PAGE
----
Maastricht University incident and corona
The ransomware incident at Maastricht University at the end of 2019 and the covid-19 pandemic have largely set the agenda for 2020. Due to covid-19, institutions had to switch to online education and working from home from one moment to the next. Both incidents caused many institutions to make additional efforts in the area of cybersecurity.
Number of incidents increased
Compared to 2019, the survey shows no major shifts in the types of threats observed. Acquisition and disclosure of data, identity fraud and Disruption of IT facilities are still the most common threats. The Acquisition and misuse of IT resources has increased in 2020. However, the number of incidents has increased again in 2020. The number of phishing attacks in particular has risen sharply. Ransomware attacks have not shown a strong increase in the Netherlands. The increase in the threat from state actors also requires more attention to be paid to knowledge security.
Additional investments in resilience
The survey shows that, in response to the incident at Maastricht University, many institutions have made additional investments in measures to increase their resilience. The education and research institutions again scored their own cyber resilience higher than in the previous year. The average score is 6.5, whereas in 2019 it was 6.3.
New tooling makes institutions more dependent on cloud providers
With regard to phishing incidents, it is noticeable that cybercriminals are becoming more and more engrossed in the organisations they want to attack. They purposefully approach specific officials within the organisation. To facilitate distance education and working from home, institutions are making use of new tooling, including video conferencing tools and tools for online proctoring. This often makes institutions even more dependent on a limited number of large cloud providers, which can disrupt continuity in the event of a disaster.
More cyber security collaboration in education and research
In the 2019 Cyber Threat Assessment, we called for more collaboration in order to better face threats. In 2020, we have indeed increased collaboration both within and outside the education and research sector. The scarcity of cyber security expertise and the expected decline in funding following the covid-19 pandemic also reinforces the need for collaboration.
The report concludes that at first glance it does not differ much from the 2019 report. However, further analysis of incidents reveals new developments. There are other actors and increased complexity of attacks. Furthermore, investing in training and awareness is becoming increasingly crucial, so that users also become more resilient to the latest threats. Finally, greater dependence on a small number of large cloud providers from outside the EEA makes education and research vulnerable.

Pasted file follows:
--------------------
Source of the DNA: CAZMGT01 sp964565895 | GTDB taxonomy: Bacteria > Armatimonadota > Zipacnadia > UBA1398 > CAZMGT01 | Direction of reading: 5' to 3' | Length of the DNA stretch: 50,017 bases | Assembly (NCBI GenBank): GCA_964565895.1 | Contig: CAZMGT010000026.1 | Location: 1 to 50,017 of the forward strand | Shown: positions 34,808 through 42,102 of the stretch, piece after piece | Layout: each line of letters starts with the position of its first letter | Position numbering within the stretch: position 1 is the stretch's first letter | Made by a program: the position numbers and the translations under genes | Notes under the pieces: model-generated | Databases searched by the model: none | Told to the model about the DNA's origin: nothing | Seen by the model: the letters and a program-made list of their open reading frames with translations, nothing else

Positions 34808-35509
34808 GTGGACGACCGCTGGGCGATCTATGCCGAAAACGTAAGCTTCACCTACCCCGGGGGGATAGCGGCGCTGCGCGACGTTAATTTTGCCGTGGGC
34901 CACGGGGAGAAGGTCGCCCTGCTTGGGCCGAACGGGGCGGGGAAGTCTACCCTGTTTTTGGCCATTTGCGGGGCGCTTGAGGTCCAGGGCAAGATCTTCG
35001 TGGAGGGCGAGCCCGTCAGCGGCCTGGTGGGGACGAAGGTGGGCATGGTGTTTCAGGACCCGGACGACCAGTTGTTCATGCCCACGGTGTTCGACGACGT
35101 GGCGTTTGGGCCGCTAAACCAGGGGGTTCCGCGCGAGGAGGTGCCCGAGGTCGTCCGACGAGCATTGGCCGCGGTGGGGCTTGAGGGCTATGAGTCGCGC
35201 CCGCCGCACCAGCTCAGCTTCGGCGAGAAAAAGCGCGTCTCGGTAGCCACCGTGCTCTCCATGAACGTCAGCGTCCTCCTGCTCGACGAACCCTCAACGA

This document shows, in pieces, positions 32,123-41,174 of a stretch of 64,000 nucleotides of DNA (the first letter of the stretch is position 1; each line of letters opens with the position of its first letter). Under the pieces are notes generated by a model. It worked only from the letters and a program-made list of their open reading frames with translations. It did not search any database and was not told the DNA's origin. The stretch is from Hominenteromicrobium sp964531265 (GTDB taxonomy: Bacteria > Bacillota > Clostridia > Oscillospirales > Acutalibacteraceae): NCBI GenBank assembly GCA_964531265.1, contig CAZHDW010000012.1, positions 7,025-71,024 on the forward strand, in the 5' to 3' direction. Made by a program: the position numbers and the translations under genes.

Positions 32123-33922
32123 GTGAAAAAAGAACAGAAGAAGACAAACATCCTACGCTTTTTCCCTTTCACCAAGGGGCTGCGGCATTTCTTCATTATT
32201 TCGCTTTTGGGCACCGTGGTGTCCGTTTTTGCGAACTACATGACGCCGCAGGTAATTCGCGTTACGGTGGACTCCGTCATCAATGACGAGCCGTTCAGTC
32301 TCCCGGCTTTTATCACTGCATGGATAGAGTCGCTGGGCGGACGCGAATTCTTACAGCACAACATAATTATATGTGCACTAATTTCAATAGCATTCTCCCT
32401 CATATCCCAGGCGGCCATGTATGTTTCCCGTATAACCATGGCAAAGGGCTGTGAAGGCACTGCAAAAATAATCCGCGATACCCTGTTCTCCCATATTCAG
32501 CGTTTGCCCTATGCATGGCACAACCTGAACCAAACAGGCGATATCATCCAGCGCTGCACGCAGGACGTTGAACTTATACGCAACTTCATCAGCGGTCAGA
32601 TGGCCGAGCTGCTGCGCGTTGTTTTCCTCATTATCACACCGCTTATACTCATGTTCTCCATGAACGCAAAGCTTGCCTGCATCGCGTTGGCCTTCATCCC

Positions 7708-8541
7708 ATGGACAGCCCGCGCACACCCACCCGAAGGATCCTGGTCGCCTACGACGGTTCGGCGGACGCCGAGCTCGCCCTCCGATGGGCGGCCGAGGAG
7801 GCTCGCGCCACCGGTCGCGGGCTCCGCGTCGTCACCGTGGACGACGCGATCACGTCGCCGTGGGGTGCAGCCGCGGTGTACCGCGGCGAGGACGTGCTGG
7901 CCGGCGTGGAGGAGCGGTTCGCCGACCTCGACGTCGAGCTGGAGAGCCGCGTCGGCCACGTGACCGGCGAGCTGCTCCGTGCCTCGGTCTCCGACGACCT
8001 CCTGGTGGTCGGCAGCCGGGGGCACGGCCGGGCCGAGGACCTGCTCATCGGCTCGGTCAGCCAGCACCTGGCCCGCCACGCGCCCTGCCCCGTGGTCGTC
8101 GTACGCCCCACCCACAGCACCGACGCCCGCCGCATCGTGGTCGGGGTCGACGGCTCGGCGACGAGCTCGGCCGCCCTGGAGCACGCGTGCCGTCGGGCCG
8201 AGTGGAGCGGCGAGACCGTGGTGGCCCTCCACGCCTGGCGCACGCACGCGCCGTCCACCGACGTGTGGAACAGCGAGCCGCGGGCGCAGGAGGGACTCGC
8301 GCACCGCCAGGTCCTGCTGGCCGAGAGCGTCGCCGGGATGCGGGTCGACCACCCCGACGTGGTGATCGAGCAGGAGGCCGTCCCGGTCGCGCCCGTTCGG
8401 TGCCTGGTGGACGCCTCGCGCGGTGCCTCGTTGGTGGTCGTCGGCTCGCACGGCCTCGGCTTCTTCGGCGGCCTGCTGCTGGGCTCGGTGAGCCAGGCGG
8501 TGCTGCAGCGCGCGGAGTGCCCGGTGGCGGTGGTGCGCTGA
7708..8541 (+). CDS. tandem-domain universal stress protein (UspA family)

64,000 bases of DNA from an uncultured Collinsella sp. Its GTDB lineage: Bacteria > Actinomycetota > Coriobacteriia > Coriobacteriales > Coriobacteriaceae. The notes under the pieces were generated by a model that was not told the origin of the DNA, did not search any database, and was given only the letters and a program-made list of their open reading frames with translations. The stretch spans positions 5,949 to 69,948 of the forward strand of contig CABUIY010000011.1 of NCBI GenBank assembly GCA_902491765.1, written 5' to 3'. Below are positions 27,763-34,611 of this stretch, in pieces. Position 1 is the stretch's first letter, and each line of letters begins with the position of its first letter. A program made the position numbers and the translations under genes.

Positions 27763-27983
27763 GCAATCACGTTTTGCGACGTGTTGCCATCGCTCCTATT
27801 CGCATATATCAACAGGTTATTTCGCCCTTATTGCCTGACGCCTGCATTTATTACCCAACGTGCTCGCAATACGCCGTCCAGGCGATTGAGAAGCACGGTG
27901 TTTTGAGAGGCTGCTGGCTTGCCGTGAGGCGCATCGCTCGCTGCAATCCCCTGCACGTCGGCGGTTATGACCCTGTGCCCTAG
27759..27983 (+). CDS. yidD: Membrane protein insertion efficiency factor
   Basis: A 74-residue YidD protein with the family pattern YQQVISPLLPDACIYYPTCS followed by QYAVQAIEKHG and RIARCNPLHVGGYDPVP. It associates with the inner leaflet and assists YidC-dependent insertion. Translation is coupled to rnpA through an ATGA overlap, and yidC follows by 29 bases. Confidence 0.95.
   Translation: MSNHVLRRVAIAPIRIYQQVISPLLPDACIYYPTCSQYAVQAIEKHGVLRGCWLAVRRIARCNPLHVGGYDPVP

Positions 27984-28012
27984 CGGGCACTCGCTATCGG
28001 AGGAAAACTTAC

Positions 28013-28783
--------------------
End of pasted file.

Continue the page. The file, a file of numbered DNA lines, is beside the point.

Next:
- View the entire infographic with the key facts from the Cyber Threat Assessment 2020-2021 (PDF, in Dutch)
- Read the full Cyber Threat Assessment 2020-2021 (PDF, in Dutch)
About the Cyber Threat Assessment
The Cyber Threat Assessment 2020-2021 is the seventh threat assessment concerning education and research. This report is based on a survey of employees of educational and research institutions and on public sources. In the survey, we asked what risk factors SURF's target group considered the most important, what incidents had occurred and what level of resilience the institutions had.
The Platform for Integral Safety in Higher Education (IV-HO) has produced a new edition of the 'Risk and Threat Assessment for Higher Education'. This report provides an overview of all the risk and threat information relevant to the sector for the thematic subtopics of integral safety. It describes how the risks and threats to higher education are developing, in a similar way to SURF's Cyber Threat Assessment. It thus provides management information for the sector.
Similarities and differences between these reports
Both reports use surveys to gather the knowledge and expertise of institutions. The Cyber Threat Assessment goes in depth in the area of cyber security, whereas SURF's survey focuses mainly on information security and cyber incidents. The IV-HO Risk and Threat Assessment 2021 provides a broader overview so as to provide management information for the internal dialogue within the institutions about the opportunities and risks for education and research. The Cyber Threat Assessment is published by SURF. The HO Risk and Threat Assessment 2021 by IV-HO in collaboration with COT, the Institute for Security and Crisis Management.